hidden hunger gender and the politics of smarter foods

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Hidden Hunger

Author : Aya Hirata Kimura
ISBN : 9780801467684
Genre : Technology & Engineering
File Size : 90. 90 MB
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For decades, NGOs targeting world hunger focused on ensuring that adequate quantities of food were being sent to those in need. In the 1990s, the international food policy community turned its focus to the "hidden hunger" of micronutrient deficiencies, a problem that resulted in two scientific solutions: fortification, the addition of nutrients to processed foods, and biofortification, the modification of crops to produce more nutritious yields. This hidden hunger was presented as a scientific problem to be solved by "experts" and scientifically engineered smart foods rather than through local knowledge, which was deemed unscientific and, hence, irrelevant. In Hidden Hunger, Aya Hirata Kimura explores this recent emphasis on micronutrients and smart foods within the international development community and, in particular, how the voices of women were silenced despite their expertise in food purchasing and preparation. Kimura grounds her analysis in case studies of attempts to enrich and market three basic foods-rice, wheat flour, and baby food-in Indonesia. She shows the power of nutritionism and how its technical focus enhanced the power of corporations as a government partner while restricting public participation in the making of policy for public health and food. She also analyzes the role of advertising to promote fortified foodstuffs and traces the history of Golden Rice, a crop genetically engineered to alleviate vitamin A deficiencies. Situating the recent turn to smart food in Indonesia and elsewhere as part of a long history of technical attempts to solve the Third World food problem, Kimura deftly analyzes the intersection of scientific expertise, market forces, and gendered knowledge to illuminate how hidden hunger ultimately defined women as victims rather than as active agents.

Radiation Brain Moms And Citizen Scientists

Author : Aya Hirata Kimura
ISBN : 0822361825
Genre : History
File Size : 29. 43 MB
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Following the Fukushima Daiichi Nuclear Power Plant disaster in 2011 many concerned citizens—particularly mothers—were unconvinced by the Japanese government’s assurances that the country’s food supply was safe. They took matters into their own hands, collecting their own scientific data that revealed radiation-contaminated food. In Radiation Brain Moms and Citizen Scientists Aya Hirata Kimura shows how, instead of being praised for their concern about their communities’ health and safety, they faced stiff social sanctions, which dismissed their results by attributing them to the work of irrational and rumor-spreading women who lacked scientific knowledge. These citizen scientists were unsuccessful at gaining political traction, as they were constrained by neoliberal and traditional gender ideologies that dictated how private citizens—especially women—should act. By highlighting the challenges these citizen scientists faced, Kimura provides insights into the complicated relationship between science, foodways, gender, and politics in post-Fukushima Japan and beyond.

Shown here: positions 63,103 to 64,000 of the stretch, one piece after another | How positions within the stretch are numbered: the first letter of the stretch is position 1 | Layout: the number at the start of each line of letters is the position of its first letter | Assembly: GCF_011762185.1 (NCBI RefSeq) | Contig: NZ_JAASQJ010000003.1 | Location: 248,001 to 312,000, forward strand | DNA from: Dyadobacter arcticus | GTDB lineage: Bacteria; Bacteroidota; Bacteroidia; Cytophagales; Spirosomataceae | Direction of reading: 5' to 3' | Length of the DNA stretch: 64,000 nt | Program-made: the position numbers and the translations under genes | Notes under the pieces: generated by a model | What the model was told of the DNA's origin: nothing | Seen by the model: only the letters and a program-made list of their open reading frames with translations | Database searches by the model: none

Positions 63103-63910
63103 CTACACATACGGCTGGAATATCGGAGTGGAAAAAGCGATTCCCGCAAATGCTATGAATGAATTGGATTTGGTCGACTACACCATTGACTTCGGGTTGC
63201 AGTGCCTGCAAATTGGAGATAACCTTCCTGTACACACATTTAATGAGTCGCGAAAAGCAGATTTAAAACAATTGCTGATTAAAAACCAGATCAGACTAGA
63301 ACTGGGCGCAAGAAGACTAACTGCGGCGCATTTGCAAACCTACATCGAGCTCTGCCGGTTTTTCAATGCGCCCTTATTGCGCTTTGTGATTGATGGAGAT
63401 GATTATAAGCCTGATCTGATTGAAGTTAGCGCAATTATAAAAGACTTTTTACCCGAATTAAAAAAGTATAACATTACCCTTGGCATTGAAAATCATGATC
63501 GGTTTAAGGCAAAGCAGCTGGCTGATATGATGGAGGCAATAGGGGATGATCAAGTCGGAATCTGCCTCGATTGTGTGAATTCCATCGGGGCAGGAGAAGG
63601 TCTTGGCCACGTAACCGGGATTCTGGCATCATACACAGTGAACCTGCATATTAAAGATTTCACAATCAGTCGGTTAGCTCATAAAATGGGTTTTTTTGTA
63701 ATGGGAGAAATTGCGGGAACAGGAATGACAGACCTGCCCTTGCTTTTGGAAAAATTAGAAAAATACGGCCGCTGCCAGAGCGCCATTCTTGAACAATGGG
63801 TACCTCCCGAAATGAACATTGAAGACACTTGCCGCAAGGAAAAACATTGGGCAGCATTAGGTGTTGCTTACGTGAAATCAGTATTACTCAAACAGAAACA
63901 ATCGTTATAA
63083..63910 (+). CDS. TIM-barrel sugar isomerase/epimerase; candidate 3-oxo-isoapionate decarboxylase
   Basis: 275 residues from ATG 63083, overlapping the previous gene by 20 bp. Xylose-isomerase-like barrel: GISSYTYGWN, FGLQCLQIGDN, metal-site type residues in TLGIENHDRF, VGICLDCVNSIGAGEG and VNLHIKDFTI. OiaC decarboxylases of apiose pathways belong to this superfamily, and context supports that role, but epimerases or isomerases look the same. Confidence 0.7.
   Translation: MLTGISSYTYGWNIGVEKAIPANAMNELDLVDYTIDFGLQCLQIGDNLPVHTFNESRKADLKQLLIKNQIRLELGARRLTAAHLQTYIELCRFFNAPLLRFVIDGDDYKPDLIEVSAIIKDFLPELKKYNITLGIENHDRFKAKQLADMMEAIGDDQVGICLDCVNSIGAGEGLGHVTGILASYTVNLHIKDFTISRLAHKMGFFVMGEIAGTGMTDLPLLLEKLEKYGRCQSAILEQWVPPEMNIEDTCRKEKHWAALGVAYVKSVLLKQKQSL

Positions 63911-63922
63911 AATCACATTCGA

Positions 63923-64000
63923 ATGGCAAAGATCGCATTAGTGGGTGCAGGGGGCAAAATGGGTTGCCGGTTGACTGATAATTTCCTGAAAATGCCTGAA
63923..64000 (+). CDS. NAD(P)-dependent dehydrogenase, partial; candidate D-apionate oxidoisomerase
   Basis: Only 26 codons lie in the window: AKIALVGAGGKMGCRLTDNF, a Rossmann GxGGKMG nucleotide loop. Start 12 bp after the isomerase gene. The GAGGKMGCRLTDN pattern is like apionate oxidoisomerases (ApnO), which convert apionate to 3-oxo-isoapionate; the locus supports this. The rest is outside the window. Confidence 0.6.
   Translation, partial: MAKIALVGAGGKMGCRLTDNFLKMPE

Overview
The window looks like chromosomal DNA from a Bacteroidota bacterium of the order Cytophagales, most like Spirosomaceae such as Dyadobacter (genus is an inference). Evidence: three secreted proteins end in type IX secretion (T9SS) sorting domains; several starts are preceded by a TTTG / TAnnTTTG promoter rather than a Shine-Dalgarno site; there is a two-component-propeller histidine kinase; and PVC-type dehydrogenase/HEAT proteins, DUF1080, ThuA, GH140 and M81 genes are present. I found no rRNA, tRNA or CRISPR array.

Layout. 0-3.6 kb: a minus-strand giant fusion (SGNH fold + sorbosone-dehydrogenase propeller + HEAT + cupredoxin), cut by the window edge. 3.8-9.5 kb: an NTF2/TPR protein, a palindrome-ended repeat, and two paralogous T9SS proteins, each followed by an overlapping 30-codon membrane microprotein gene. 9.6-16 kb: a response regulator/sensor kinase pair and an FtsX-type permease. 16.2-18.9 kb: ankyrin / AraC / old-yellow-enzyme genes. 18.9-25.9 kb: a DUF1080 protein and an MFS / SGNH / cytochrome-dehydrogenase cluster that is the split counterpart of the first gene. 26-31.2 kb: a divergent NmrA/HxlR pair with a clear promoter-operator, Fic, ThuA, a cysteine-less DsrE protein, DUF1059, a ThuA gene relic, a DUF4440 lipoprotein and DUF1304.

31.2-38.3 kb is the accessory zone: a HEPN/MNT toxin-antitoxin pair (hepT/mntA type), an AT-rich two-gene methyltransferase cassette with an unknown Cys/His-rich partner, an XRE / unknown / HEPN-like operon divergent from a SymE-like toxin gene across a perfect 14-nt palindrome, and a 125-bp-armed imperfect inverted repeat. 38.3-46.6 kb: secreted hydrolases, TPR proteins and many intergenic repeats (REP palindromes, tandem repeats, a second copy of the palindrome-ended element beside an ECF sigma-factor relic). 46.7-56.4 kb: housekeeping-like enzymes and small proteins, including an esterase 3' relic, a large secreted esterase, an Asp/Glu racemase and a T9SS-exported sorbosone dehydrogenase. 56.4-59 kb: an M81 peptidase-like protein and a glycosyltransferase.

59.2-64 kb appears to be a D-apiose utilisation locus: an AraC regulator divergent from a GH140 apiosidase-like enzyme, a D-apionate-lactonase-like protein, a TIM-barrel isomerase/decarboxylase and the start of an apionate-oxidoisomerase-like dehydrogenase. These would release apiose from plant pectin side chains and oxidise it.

The Republic Of Letters

Author : Dena Goodman
ISBN : 0801481740
Genre : History
File Size : 54. 38 MB
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Goodman chronicles the story of the Republic of Letters from its earliest formation through major periods of change: the production of the Encyclopedia, the proliferation of a print culture that widened circles of readership beyond the control of salon governance, and the early years of the French Revolution.

The Origins Of Nonliberal Capitalism

Author : Wolfgang Streeck
ISBN : 0801489830
Genre : Business & Economics
File Size : 29. 86 MB
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In this book, German sociologists and American and Japanese political scientists draw extensively on the work of economists and historians from their home countries, as well as from the United Kingdom and France.

Reading History Sideways

Author : Arland Thornton
ISBN : 9780226126791
Genre : Social Science
File Size : 53. 52 MB
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European and American scholars from the eighteenth through the mid-twentieth centuries thought that all societies passed through the same developmental stages, from primitive to advanced. Implicit in this developmental paradigm—one that has affected generations of thought on societal development—was the assumption that one could "read history sideways." That is, one could see what the earlier stages of a modern Western society looked like by examining contemporaneous so-called primitive societies in other parts of the world. In Reading History Sideways, leading family scholar Arland Thornton demonstrates how this approach, though long since discredited, has permeated Western ideas and values about the family. Further, its domination of social science for centuries caused the misinterpretation of Western trends in family structure, marriage, fertility, and parent-child relations. Revisiting the "developmental fallacy," Thornton here traces its central role in changes in the Western world, from marriage to gender roles to adolescent sexuality. Through public policies, aid programs, and colonialism, it continues to reshape families in non-Western societies as well.